The charges against respondent were presented and fully argued in this Court, both orally and by brief, before the taking of testimony was ordered. Thereafter, a motion by relators that they be permitted to bring new charges into the proceeding was denied. A motion by the State Bar of Texas that it be permitted to intervene in aid of the prosecution of the charges, to be represented by the Attorney General of Texas and by private counsel, was denied. A district judge with a background of learning and experience and a reputation for impartiality and fairness was appointed Master. The Master was ordered to gather all evidence pertinent to the charges, and pursuant to the order he conducted an open hearing of many days' duration at which respondent appeared in person and by able counsel and offered all testimony and evidence he wished to offer. The respondent testified in his own behalf, occupying the witness chair for several days. He was confronted by the witnesses against him. Following the filing of the Master's report, a motion by relators to suspend the respondent from office while the Court had the Master's findings under consideration was denied. The parties were given thirty days from the date of filing of the Master's report in which to except thereto and to file briefs on the questions raised thereby. Later, the parties were granted twice the time customarily allowed in civil cases in which to present oral argument on the findings of the Master and the law questions arising therefrom. Every safeguard, conceivable to the Court, was erected around the respondent to protect him against unfounded charges, personal animosities and recriminations, and politically-inspired persecution.

We conclude that the constitutional provision delegating the power of removal to this Court and prescribing the method by which the power may be invoked is not in itself a denial of due process and that there has been no denial of due process in the manner of the exercise of the power. The motion to dismiss on this ground is overruled.

We come now to a consideration of the merits of the charges against respondent and to a weighing of the evidence adduced in support thereof. While the taking of testimony was entrusted to the Master who was directed to file findings of fact, it is recognized that the ultimate right and duty to decide whether the evidence taken supports the charges and constitutes grounds for removal could not be entrusted to the Master or to any other agency. That right and duty belongs alone to this Court. The decision must be the Court's decision. In reaching our decision, we agree with the rule followed by the Master that while the charges need be sustained only by a preponderance of the evidence, as distinguished from the rule in criminal cases of proof beyond a reasonable doubt, the serious nature of the proceeding in depriving one of a public office to which a majority of the electors have chosen him and in nullifying the choice of the electors ought, at the very least, to require proof by clear and convincing evidence. We are also of the opinion that the evidence must establish the charges as laid in the presentment of causes. It is not sufficient for removal that the evidence establish some uncharged dereliction or that it establish misconduct on the part of some other public official.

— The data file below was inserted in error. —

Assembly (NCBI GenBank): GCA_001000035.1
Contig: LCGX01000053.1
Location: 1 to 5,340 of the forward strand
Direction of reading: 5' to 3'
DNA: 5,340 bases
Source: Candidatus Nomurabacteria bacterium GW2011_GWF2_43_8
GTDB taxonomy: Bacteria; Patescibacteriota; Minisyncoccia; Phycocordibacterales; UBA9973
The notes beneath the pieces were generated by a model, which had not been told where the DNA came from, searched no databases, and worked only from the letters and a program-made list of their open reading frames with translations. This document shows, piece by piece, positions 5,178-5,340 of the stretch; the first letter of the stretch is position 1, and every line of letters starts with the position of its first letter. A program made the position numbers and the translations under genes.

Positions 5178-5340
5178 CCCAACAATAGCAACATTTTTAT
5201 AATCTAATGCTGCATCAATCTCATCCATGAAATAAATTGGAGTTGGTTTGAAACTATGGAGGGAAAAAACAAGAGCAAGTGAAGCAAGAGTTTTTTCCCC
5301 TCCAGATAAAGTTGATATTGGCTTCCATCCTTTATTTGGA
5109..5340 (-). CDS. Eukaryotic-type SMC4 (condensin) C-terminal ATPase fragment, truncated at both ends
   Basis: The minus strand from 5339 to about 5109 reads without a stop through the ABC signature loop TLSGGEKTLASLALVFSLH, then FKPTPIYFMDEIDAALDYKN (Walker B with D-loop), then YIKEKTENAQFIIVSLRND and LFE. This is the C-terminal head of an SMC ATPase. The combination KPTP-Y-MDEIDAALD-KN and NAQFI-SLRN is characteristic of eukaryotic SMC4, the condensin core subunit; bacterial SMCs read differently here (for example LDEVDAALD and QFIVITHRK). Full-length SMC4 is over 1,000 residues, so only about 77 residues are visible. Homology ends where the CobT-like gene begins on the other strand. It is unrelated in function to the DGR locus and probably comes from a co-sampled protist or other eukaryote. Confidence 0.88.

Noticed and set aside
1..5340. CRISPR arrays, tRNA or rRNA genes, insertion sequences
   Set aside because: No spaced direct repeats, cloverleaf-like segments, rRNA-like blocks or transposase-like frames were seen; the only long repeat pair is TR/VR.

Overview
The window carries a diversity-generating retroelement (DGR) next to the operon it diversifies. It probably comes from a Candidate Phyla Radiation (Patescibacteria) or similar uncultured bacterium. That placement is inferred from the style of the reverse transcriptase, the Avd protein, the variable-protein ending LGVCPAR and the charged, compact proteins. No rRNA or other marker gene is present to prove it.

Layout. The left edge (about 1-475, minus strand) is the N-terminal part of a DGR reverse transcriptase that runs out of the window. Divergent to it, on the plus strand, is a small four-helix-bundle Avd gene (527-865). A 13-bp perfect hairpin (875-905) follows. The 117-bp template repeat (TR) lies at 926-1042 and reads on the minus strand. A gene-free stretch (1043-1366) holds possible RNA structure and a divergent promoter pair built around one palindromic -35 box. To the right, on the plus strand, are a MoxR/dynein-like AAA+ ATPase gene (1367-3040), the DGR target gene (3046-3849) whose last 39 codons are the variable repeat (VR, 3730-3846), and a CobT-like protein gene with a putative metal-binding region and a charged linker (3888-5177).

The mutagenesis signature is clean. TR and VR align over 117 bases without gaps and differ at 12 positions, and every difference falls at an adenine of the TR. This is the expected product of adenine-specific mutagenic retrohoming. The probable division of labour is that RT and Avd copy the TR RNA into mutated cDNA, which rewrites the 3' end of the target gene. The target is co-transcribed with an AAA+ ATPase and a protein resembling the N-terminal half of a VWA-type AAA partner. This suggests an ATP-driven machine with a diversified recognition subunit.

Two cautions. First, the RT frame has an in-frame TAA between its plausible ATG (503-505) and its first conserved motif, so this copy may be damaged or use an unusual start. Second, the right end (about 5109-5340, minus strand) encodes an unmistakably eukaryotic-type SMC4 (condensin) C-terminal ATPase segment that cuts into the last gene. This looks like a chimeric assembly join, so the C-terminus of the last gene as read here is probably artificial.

Cause One charges respondent with having been guilty of partiality, or in the alternative, official misconduct, in that, without just cause or authority in law, he discharged a grand jury of Jim Wells County after it had returned two indictments against him and while it was yet investigating the conduct of his brother, W. M. Laughlin, County Commissioner of Precinct No. 4 of Jim Wells County, it being alleged that respondent 'was apprehensive that unless such Grand Jury was discharged, it might indict his brother, W. M. Laughlin, for the illegal sale to said County of certain private property in violation of the Penal Laws of the State of Texas.'

The Court is of the opinion that the order entered by respondent on January 1, 1953, discharging the Grand Jury of Jim Wells County was entered, under the circumstances of this case, without lawful authority, and that the evidence is clear and convincing that the order of discharge was entered by respondent because of his apprehension that, unless discharged, the Grand Jury might indict his brother. The Court is therefore of the opinion that the charges against respondent contained in Cause One are supported by clear and convincing evidence and that, as established, these charges constitute such partiality and official misconduct as to justify and require his removal from office. A brief summary of the evidence on which this conclusion is based follows. That which follows immediately is without substantial dispute.

Respondent was elected to a four-year term as Judge of the 79th Judicial District composed of Starr, Brooks, Duval and Jim Wells Counties at the General Election held on November 4, 1952, the term to begin on January 1, 1953.

On October 6, 1952, a grand jury was duly empaneled for the October, 1952, Term of the District Court in Jim Wells County and it thereafter entered upon an investigation of certain illegal transactions between the County and certain public officials, including respondent and his brother, W. M. Laughlin, who was a member of the Commissioners Court of the County. Both were called before the grand jury and both were aware that their official conduct was under investigation.